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This course shows how to build an online store using Drupal Commerce, a set of modules that extend Drupal. Author Tom Geller teaches the basics of configuring a store, processing a payment, and charging for shipping and taxes, as well as creating, displaying, and categorizing products. The course also explains how to integrate a store into a Drupal site, customize a store's appearance, and increase site traffic using search engine optimization (SEO) techniques.
So, someone finally bought something from your store. All right! Now you just have to fulfill the order. If you have run any sort of mail-order operation before, you know that there is more to it than just tossing something in an envelope, and sending it off. You also need to check the order, and the payment, add the customer's information to your records, and change the order's status from pending, to completed. Fortunately, the folks who created Drupal Commerce are well familiar with these procedures, and they made the software act according to familiar real-world patterns.
First of all, Drupal Commerce assumes that you are going to check the site for orders frequently. You can set it up so you get an e-mail whenever an order comes in, and I'll show you how to do that in the video managing orders, but for now, let's just take a look at the orders that we have. We go up to Store, and Orders, and there's a list. In the last video, we had one order come in, and we can take a look at it by clicking on its number here, or on the view link right here, and there it is. It tells us what they ordered, how many of them, what the tax was, and so on, and also the address that it was sent to.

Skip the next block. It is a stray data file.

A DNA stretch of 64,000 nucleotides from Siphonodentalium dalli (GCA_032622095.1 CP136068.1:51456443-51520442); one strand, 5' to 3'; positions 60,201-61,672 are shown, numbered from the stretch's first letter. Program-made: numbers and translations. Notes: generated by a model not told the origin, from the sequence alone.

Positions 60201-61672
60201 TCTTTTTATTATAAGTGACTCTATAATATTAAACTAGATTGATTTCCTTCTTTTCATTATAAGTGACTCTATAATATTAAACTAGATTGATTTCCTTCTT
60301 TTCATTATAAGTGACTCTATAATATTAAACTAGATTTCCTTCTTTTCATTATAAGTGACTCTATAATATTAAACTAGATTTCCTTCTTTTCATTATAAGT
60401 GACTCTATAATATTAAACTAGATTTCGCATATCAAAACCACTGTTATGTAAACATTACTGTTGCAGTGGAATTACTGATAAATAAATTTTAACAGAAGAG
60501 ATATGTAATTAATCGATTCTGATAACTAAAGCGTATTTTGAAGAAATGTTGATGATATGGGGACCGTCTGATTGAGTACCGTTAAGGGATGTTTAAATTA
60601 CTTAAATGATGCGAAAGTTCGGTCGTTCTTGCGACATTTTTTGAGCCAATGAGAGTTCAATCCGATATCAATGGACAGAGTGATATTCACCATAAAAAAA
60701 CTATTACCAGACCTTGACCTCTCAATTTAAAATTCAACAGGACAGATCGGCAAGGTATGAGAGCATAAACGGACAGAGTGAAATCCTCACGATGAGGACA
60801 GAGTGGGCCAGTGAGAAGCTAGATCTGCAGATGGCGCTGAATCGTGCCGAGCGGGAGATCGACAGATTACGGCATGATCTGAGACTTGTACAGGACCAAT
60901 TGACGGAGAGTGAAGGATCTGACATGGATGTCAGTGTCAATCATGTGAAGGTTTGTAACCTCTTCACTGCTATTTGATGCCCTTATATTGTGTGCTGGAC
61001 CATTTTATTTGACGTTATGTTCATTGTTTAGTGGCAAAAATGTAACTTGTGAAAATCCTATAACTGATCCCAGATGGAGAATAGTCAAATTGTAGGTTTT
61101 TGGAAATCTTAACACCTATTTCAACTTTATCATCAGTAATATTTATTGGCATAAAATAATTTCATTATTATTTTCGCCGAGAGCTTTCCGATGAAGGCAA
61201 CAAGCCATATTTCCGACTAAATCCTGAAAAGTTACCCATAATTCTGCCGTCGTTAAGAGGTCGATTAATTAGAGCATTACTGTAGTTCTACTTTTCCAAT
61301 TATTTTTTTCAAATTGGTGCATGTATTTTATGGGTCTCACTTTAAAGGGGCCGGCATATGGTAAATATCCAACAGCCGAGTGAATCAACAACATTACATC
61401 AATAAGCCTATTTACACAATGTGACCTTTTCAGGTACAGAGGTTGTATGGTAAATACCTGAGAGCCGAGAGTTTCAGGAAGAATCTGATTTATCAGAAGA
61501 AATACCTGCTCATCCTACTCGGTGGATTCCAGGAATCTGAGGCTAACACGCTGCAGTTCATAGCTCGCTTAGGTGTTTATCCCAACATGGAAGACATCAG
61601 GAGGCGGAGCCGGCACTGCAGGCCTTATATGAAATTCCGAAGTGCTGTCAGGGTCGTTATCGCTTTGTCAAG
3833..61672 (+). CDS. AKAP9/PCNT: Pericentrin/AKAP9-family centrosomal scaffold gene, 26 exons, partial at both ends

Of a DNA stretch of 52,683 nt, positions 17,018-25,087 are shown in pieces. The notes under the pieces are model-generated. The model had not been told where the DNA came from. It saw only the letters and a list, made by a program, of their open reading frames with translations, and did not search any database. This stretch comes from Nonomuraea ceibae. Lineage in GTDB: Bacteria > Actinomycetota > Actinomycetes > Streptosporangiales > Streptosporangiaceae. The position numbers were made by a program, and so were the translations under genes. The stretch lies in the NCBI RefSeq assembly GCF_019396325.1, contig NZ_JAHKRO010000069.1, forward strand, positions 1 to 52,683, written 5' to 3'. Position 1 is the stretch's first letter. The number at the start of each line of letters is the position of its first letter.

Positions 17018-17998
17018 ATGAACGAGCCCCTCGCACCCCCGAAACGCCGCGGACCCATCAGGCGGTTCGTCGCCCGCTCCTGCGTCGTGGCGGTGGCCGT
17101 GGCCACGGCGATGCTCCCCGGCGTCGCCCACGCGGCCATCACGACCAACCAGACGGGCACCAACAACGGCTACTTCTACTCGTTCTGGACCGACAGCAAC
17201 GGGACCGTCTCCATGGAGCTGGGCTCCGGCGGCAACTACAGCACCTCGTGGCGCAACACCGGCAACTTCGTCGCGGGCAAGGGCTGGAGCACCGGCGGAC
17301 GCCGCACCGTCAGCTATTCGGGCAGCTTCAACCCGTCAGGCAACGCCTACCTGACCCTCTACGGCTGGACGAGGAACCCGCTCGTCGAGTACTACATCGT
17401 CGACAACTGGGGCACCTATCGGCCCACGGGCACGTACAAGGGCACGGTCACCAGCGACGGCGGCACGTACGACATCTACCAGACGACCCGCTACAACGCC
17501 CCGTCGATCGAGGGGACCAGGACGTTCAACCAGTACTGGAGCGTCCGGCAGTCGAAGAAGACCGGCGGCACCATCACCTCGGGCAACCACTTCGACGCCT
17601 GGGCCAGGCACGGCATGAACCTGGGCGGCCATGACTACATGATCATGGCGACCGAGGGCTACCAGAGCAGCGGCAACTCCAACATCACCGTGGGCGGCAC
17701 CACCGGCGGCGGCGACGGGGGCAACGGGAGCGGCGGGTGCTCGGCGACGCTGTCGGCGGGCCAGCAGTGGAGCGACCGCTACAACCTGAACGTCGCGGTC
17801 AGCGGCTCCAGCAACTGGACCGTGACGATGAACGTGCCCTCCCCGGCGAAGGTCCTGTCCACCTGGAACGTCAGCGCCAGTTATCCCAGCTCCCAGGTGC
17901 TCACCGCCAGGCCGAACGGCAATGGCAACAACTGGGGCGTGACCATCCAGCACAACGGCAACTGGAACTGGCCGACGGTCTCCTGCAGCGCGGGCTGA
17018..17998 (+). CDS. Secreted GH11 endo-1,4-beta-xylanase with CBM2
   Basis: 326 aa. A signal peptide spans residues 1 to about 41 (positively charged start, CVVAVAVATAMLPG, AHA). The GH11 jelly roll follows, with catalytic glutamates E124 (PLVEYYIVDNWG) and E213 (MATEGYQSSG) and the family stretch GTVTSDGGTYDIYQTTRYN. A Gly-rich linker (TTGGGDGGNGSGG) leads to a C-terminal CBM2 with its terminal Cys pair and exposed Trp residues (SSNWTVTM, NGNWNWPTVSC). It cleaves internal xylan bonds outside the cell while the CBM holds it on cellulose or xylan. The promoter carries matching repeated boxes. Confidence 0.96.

We can edit it if somebody, for example, makes an order, and then calls up and says, you know what? I really meant to buy three of those; not two. We will just go over, and change it to three. Scroll down, and save the order. And of course, that updates all of the related information. You might have noticed that as we scroll down, there is actually a lot of things that you can change. The user information, who created it, and you can also change when it was ostensibly created. Let's go back to this part. We are going to change it from Pending, to Completed.
And then we could add a log message here saying, Sent out the product, or whatever. And down to save. We are also able to take a look at the payment that they made, so we could see how they paid for each one of their orders. And if they didn't make a complete payment, we could actually add another one here. Let's say they made a partial payment, and they're going to send the money in later on; Drupal Commerce takes care of that. There is one other thing. The way that Drupal Commerce keeps track of all of this is, every time somebody makes an order on your site, it creates a user.
And you can see that by going to People, and there is a list of all of the users. The one down here at the bottom, admin, is us; the people who created the site. And then here's the customer who actually made the order. If we click on that person's name or e-mail address, we could then go through and take a look at all of the orders of a specific customer, and make some changes to their individual information. This video finishes the jump start to sales section of the course, and you could get started right away with the knowledge that you have, and be happily selling your product tomorrow.
If you do that, though, you'll probably need to add functionality to your store pretty soon. You'd want to give your customers more options, and get more sales, and ease your administrative load. So keep watching, and we are going to take your store from basically okay, to something that really works well.
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